The Glock 21 SF
Photo credit: Frank Borelli
The Glock 21
Photo credit: Glock
For a long time now, there has been some speculation as to what the Glock Model 40 would be. I've been dreaming about a single-stack .45ACP with an 8+1 capacity and a 4.5 to 5-inch barrel. I've been told that although such a weapon is on the "wish list," it's not likely to be the next weapon made. To be honest, I never expected Glock to make another gun in .45ACP after they came out with the G37, G38 and G39 in .45GAP. I was quite surprised to see the Glock 21SF being released and have to wonder if it doesn't represent the potential fourth generation of Glock evolution. Let's take a look at what's different and whether that difference is good or bad.
Shown here to the right, the Glock 21SF has some minor exterior design changes as compared to the Glock 21 (shown below right). The Glock 21, a standard third generation Glock pistol, sports the molded-in finger grooves in the grip frame and a mounting rail on the dust cover for mounting lights or lasers. The Glock 21SF incorporates three changes, two of which I fully understand and appreciate, and the third which I may not appreciate a lot, but that does make sense.
The first change from Glock 21 to Glock 21SF is the ambidextrous magazine release. While I'm not a design or mechanical engineer, I never really thought that this would be a hard thing to do. Glock did it, though, without making it a lever that's pulled down to achieve magazine release. To top it off, Glock also had to redesign their magazines to address the differences in the original G21 and the G21SF. Their new magazines will function in both designs, but the old magazines don't have the necessary cut out in the front of the magazines to function in the new weapon. The magazine capacity didn't change: you still get 13 rounds of .45ACP in the mag, plus one more in your chamber.
The second design modification is the size of the grip frame. When I first handled a G21SF, I didn't immediately notice a difference, but when I had the chance to handle a G21 next to a G21SF side by side, the difference became obvious. This is definitely something you need to feel to appreciate. That 13 rounds of .45ACP fit into so comfortable a grip and one so slim is amazing to me. Part of the difference in size is easily observed when you look at the grip frame from the bottom. The dead space behind the magazine well is much smaller on the G21SF than it is on the G21. That isn't the only change, though there is also a noticeable difference in the thickness of the grip frame on either side of the mag well. If I'd had a set of calipers to measure the difference with, I'd report on exactly what it is. Unfortunately, I just have to say, "It felt thinner and was more comfortable in my hand."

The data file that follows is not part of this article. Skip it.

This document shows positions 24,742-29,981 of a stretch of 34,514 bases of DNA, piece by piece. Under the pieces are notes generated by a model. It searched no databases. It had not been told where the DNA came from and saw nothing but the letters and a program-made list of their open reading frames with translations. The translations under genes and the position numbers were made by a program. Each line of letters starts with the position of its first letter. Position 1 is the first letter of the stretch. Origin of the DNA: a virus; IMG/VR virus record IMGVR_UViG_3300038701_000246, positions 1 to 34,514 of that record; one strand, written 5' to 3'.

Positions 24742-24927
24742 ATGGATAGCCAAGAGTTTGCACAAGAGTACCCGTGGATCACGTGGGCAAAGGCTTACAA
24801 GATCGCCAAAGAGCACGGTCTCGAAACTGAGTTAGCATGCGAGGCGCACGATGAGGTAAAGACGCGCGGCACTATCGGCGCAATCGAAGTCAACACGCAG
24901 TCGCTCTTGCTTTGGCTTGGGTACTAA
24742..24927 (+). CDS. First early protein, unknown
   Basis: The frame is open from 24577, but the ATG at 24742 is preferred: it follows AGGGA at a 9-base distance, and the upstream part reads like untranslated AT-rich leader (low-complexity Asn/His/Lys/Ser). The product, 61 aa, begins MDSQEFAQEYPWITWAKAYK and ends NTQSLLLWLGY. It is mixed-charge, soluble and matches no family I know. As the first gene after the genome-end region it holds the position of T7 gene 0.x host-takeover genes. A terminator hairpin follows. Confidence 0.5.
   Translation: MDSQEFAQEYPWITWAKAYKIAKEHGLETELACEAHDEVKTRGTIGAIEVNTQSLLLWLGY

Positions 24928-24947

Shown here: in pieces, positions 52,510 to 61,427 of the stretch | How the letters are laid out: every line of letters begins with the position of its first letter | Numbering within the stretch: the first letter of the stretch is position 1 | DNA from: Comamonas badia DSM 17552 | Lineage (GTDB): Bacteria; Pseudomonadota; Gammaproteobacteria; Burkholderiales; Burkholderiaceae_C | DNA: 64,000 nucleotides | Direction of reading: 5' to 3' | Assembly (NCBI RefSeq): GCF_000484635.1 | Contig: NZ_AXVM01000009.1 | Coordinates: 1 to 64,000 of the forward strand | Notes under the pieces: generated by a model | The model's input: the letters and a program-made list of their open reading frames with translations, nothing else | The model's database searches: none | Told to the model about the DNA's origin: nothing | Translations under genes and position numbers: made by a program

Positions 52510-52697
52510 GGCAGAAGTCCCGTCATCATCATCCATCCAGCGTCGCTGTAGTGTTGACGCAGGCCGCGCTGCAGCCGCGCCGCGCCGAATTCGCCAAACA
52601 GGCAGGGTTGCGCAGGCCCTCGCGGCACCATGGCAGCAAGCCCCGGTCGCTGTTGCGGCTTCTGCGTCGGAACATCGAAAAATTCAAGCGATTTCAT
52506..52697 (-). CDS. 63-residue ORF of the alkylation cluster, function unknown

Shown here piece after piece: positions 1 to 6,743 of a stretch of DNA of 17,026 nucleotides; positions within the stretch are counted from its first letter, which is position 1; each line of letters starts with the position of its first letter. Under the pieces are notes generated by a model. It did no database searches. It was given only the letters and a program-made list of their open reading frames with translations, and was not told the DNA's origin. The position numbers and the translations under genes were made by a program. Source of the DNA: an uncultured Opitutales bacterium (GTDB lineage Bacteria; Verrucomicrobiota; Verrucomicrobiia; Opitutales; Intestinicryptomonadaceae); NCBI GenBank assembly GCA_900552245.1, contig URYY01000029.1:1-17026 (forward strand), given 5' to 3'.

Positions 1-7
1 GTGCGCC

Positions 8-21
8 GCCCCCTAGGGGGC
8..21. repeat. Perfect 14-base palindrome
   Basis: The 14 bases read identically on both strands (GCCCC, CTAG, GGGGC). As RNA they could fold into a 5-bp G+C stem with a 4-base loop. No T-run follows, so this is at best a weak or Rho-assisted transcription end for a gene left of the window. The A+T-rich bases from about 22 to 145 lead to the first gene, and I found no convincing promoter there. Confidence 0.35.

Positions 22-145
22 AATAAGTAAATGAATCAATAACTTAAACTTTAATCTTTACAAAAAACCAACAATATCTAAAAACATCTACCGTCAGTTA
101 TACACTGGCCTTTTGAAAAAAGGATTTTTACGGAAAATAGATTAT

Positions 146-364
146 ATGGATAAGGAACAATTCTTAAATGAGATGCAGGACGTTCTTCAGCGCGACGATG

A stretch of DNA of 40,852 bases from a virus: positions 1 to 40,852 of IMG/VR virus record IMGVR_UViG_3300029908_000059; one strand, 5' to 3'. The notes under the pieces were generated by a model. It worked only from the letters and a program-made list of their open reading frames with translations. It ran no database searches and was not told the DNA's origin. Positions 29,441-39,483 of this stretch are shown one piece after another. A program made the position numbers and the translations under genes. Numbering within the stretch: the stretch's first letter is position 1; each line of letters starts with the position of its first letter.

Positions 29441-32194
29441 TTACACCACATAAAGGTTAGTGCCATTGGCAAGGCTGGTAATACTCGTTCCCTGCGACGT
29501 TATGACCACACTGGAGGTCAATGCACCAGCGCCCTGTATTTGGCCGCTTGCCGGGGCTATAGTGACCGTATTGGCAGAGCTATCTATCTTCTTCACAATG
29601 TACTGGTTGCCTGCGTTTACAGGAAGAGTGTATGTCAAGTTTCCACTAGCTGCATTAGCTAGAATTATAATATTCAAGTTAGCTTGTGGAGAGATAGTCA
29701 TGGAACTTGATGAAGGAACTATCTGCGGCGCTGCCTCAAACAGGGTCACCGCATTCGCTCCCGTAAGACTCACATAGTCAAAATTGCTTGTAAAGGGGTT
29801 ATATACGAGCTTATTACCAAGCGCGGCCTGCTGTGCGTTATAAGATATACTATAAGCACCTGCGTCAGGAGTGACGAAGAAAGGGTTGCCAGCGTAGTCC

The third design modification is the inclusion of a full MIL-SPEC 1913 Picatinny rail system on the dust cover. If you compare the photo at right to that of the standard G21 below it, the difference in the rail mounting system is easy to see. I'm sure there is a benefit to this design modification, but in my working world there was no need for it.
Between the three design mods, I find the slimmer grip to be the most valuable. The ambidextrous magazine release has a high utilitarian value as well. The Picatinny rail on the dust cover is better to have and not need than need and not have. So, how does it all add up on the range?
My test G21SF fed and fired all of the different types of ammo I put through it without a hiccup. The assortment of ammo I fired included:
- general junk reloads that I bought at a local gun show some years ago;
- some old CCI Lawman 230g JHPs;
- Federal Hydra-Shok JHPs
- Speer Gold Dot JHPs
- Winchester 230g FMJ (ball)
- UMC 230g FMJ (ball)
For all that, I experienced zero failure-to-feed malfunctions. Every round fed with no issues. Prior to starting my time at the range, I had lubed the G21SF as follows: I took a cotton swab with a drop of MiliTec-1 on it, and ran the swab the inside of the rails on the slide. Nothing else was lubed or treated. At no point did I ever notice the slide moving back into battery slow due to carbon or powder residue.
I also didn't experience any malfunctions as misfires. Every round chambered fired with a single strike. Ejection was positive and, thanks to the sharp recoil of the .45ACP cartridge, the brass was cleared fast and well. I found some ejected brass as far as twenty feet away. Reloads were quick and easy as the magazines fell free of the mag-well with a good push on either side of the ambi-mag release.
I wasn't shooting to test fine accuracy, but throughout my afternoon of shooting, I had no issues keeping all rounds inside the 8-ring (rapid fire) and the 9-ring (slow fire) on a standard B27 target. On a TQ-15 target I was able to easily keep everything inside the smaller of the two boxes. Recoil was more than manageable and was even referred to as "comfortable" by a female student shooter on the range that afternoon.
As a long-standing fan of both Glocks and the .45ACP round, I've found myself thinking longer and harder about the G21SF. Again, while the Picatinny rail on the dust cover doesn't matter to me, I appreciate the versatility of the ambidextrous magazine release and the increased shooting comfort had from the slimmer grip profile. If you haven't had opportunity to handle one of these weapons, seek the experience out. Take my advice though: don't shoot one unless you have the money to spend adding it to your collection.